Most of us are now operating deep within what is known as the Knowledge Economy. In the Knowledge Economy, it is intellectual capital, not factories and machinery that drive the value of business. In the Knowledge Economy, heads, not hands, are the source of value. Our employees are knowledge workers capturing, storing, distributing and using the information - knowledge that is vital to the success of the enterprise, whether it is system knowledge, product knowledge, customer knowledge or market knowledge. Their uniqueness - their value and their headache producing behavior stem from this: they own the means of production. It is their knowledge that forms a huge part of the enterprise.
This is why Peter Drucker has said that he thinks that we need a new management paradigm. The new manager must be one adept at influencing and persuading, not directing, because knowledge workers do not see themselves as our subordinates. They are, more realistically, our associates. After all, they know more about their jobs than anyone in the organization, including us. In fact, Drucker says, we might do better to treat them as volunteers. Volunteers do their job because they want to, not because they have to and, like our knowledge workers, they will respond best to influence and persuasion. At best, coercion will lead to compliance, but persuasion will lead to commitment. Persuasion is in, coercion is out. But effective persuasion requires some finely honed interpersonal skills. Most of us understand generically how people want to be treated. Now, in the new paradigm, we need to understand how each individual we work with prefers to be treated.
How can we possibly know all of the different interpersonal preferences?
There is help for us! Years ago, David Merril and Roger Reid, two industrial psychologists, developed a concept of social style - how people prefer to work with and relate to others. The concept has been refined and tested over the years and, in my experience with clients, I have found it to be a powerful tool that demonstrably increases interpersonal effectiveness.
Essentially, the social style concept says that each of us falls into one of four general behavioral patterns or styles defined by dimensions: how we assert ourselves and how much of our emotions we show in our interactions. Some of us assert ourselves by being direct and some of us assert ourselves less directly, by asking rather than telling. In the second dimension, some of us are more controlled in the display of our emotions and focus on the task first and the people second. Some of us tend to emote more and to focus on people first and the task second.
Of course, these behavioral preferences are continuums, not absolutes, but we each follow a pattern of behavior that puts us into one of the four styles. A person who asserts by telling and is emotive and people-focused interacts differently that the person who asserts by asking and is more emotionally controlled and task-focused. There is no right or wrong, good or bad style.Each behavior pattern has its strengths and weaknesses. Over the broad population the distribution of people is consistent with about one-quarter of the population falling into each style. In other words:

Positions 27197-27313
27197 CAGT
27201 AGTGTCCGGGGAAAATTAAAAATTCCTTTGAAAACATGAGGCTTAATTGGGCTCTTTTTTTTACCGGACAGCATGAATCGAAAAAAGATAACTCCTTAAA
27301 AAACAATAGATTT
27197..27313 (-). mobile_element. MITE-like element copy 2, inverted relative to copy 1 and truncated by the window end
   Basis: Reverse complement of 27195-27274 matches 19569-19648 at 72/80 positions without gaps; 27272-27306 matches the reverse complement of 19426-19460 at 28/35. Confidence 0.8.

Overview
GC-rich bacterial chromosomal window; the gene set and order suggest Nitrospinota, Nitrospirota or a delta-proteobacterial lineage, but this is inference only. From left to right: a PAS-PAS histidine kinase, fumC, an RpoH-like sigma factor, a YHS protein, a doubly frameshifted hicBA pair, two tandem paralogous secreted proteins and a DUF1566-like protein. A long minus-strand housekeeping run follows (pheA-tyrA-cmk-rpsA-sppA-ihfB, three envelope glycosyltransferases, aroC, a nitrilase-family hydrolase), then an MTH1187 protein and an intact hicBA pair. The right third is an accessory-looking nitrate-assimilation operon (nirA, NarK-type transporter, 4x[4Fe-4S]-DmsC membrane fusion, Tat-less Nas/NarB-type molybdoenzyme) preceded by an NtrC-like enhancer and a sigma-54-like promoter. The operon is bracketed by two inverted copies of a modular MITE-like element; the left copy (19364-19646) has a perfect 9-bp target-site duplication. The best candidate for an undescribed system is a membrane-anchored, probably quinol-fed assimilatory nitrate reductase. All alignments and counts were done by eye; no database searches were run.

75% of the people are different from you, or me, in their style of communication, how they use
their time, how they prefer to relate, and how they make decisions.
Not better or worse, just different.
The key to more effective interaction is not so much knowing what specific category you are in, but knowing where the other person might be relative to you along the two behavioral dimensions. If you can recognize their behavioral pattern relative to yours, and you are flexible with your own style by behaving in ways that are more comfortable for them, you are much more likely to make a productive connection with them.
For example: We have a client whose sales rep is tell-assertive and emotive/people-focused while his co-worker is less tell-assertive and more controlled/task-focused. He would get irritated at how she would become confused and frustrated when he would come in excited, talking about how the meeting went and then start rattling off all of his ideas and goals for the project. He learned that by reducing some of his small talk, focusing more quickly on the task at hand, slowing his pace of speaking and giving her more opportunities to react and ask questions, she could understand the project quicker and be more productive. He did not change who simply learned to communicate in a manner with which she was more comfortable.
It is important to remember however, that our intent cannot be to manipulate. Manipulation becomes obvious quickly and leads immediately to lack of trust and breakdown of relationships. Rather, our intent must be to facilitate communication and understanding. With the honest intent to facilitate interaction, we build trust and strengthen relationships. Learning a different way of dealing with people has become a necessity for us. By integrating what has been discovered and developed about social styles over the years, we can learn about our style and learn to understand others’ styles so that we can become more versatile in our approach to others. Whether those people are our customers, our former subordinates- now associates, our team members, our peers, our family or our spouse, understanding and applying the concept of versatility in interpersonal style is a major step towards improving our interpersonal relationships and effectiveness.
How could versatility in social styles lead to less stress and more productivity at your work?